Central State Hospital is more than a lone abandoned insane asylum—it is a veritable ghost town, once consisting of nearly 200 structures spread across 2,000 acres outside of Milledgeville, Georgia.
Before the Civil War, the state of Georgia found itself with a surplus of unwanted and abandoned citizens. It opened the “Lunatic, Idiot, and Epileptic Asylum” in 1842. Over the next 100 years, Milledgeville’s lunatic asylum became one of the largest in the country, with over 13,000 patients at its population peak. Many of these patients never left the facility—as evidenced by the 2,000 grave markers at nearby Cedar Lane Cemetery that memorialize the 25,000 souls buried across the hospital grounds.
In the South, Central State Hospital was a place to be feared. Parents often warned children to behave lest they be hauled off to Milledgeville. Sadly, as with many mental health facilities of the era, the practices at Central State were crude and misguided; many of its patients showed symptoms that did not warrant institutionalization.
Doctors at Central State used numerous brutal treatments, including lobotomies, insulin shock therapy, and electro-convulsive therapy without sedation. Other procedures included isolation therapy, ice-cold baths, and, if all else failed, straitjackets. A 1959 investigation published by the Atlantic Constitution concluded that just 48 doctors cared for the thousands of patients at Central State, and not one was a licensed psychiatrist. In fact, some staff members had originally been patients that were hired right out of the institution.
Thanks to advancements in psychiatric care, Central State began its decline in the 1970s. Jimmy Carter, then the governor of Georgia, led the fight in transferring many of Central’s patients to newer hospitals and more suitable community clinics. The institution officially closed in 2010, though a few administrative buildings remained in operation. The majority of the once-stately Central State, however, now lies in abandonment.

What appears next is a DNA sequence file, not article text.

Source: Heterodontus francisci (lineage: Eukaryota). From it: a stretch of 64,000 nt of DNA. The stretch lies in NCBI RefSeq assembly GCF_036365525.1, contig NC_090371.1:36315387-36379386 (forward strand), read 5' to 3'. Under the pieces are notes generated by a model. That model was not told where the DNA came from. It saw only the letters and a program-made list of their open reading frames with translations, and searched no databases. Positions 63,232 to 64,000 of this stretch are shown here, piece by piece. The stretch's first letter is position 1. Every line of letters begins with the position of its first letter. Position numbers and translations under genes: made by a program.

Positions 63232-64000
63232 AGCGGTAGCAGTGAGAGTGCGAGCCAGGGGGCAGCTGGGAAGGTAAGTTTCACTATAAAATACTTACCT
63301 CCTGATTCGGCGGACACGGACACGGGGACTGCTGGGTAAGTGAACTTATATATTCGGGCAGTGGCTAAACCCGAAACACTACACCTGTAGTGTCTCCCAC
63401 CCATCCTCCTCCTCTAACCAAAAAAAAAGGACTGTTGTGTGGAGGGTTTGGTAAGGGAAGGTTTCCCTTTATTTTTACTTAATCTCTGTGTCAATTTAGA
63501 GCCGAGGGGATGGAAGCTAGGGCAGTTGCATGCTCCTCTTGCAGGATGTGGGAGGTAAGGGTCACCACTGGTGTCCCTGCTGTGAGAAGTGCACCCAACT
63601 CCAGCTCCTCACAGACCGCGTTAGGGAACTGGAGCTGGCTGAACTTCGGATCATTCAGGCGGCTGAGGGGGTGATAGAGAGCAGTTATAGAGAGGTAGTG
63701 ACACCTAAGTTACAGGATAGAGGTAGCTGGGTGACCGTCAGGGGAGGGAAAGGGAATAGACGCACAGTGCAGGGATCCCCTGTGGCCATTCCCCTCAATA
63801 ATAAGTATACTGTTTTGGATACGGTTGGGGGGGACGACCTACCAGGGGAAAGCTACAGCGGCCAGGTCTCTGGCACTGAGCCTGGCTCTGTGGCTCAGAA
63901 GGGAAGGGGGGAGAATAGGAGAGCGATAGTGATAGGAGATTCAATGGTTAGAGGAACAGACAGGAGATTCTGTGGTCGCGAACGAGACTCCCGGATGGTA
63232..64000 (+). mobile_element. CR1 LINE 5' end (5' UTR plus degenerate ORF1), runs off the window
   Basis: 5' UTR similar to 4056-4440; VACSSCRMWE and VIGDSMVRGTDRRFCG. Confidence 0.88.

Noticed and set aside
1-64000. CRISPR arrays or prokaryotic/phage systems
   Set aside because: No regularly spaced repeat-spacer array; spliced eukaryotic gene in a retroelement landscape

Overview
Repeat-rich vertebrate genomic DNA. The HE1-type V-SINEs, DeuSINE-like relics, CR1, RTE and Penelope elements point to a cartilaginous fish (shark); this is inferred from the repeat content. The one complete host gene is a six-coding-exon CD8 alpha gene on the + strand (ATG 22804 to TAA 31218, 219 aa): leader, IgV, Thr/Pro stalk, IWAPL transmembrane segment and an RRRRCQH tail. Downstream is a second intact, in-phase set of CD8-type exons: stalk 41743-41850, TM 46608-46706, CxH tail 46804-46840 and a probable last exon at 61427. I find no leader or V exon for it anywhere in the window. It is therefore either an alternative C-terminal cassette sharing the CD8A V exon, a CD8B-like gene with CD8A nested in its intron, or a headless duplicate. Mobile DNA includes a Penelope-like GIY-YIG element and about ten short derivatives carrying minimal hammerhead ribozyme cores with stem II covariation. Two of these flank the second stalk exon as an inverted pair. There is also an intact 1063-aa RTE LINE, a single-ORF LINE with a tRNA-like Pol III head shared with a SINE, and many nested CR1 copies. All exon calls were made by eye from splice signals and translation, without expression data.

Milledgeville was a bustling city in its heyday. The mighty Oconee River brought a constant stream of boat traffic; during the Civil War the city served as the capital of Georgia. Today, it’s a sleepy village with charming shops that attracts visitors to Anadalusia Farm, the preserved home of writer Flannery O’Connor. O’Connor is buried in Milledgeville’s Memory Hill Cemetery, which is a stone’s throw from Central State.
In fact, Flannery was reason I visited Milledgeville with my family several years ago. As we pulled out of Memory Hill, trying to find the road back to the highway, we passed a large driveway, surrounded by big, beautiful buildings. I enquired as to what it was. My mother, born and raised in Georgia, responded, “Oh, that’s Central State.”
We were mere miles away from downtown. Yet the cheerful energy of Main Street Milledgeville seemed a world away from the eerie silence of Central State. Most of the buildings were boarded up. Had I been alone, I might have slipped inside. Instead we simply stared, surrounded by the ruins.